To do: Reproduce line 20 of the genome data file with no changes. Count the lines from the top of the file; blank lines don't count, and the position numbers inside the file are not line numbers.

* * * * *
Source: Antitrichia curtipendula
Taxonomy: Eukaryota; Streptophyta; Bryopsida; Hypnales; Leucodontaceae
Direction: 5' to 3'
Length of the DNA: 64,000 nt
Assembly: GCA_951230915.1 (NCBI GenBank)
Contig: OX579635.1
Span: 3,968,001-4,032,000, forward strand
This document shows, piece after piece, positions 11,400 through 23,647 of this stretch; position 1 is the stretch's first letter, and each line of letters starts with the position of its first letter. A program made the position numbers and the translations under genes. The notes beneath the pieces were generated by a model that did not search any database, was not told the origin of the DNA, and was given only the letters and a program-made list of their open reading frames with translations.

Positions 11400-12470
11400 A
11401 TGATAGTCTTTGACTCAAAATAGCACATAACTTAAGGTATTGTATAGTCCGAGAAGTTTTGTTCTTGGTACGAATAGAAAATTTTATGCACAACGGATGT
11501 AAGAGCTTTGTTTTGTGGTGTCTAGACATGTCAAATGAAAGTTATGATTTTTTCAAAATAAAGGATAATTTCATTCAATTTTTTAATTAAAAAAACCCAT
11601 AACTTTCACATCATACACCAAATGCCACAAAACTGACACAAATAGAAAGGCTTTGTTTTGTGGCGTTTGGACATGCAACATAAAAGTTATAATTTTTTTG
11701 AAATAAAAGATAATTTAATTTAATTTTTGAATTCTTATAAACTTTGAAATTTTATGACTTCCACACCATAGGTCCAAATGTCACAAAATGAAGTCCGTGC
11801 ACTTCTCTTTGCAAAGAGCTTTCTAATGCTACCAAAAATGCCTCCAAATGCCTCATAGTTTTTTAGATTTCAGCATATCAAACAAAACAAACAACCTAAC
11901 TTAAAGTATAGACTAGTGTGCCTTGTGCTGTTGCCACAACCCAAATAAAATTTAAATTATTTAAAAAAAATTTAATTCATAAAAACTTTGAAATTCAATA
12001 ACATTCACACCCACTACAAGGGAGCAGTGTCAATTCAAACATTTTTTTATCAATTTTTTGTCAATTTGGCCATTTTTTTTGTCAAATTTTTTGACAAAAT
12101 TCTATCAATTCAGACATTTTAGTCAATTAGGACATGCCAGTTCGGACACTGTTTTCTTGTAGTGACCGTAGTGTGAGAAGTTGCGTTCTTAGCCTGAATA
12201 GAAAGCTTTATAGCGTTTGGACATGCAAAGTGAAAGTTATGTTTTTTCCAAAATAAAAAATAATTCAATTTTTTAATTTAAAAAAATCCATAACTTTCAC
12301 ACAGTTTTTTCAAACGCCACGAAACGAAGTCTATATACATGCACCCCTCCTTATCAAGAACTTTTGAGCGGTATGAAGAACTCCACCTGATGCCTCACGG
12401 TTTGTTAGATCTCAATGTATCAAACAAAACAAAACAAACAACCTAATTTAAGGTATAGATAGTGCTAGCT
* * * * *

12301 ACAGTTTTTTCAAACGCCACGAAACGAAGTCTATATACATGCACCCCTCCTTATCAAGAACTTTTGAGCGGTATGAAGAACTCCACCTGATGCCTCACGG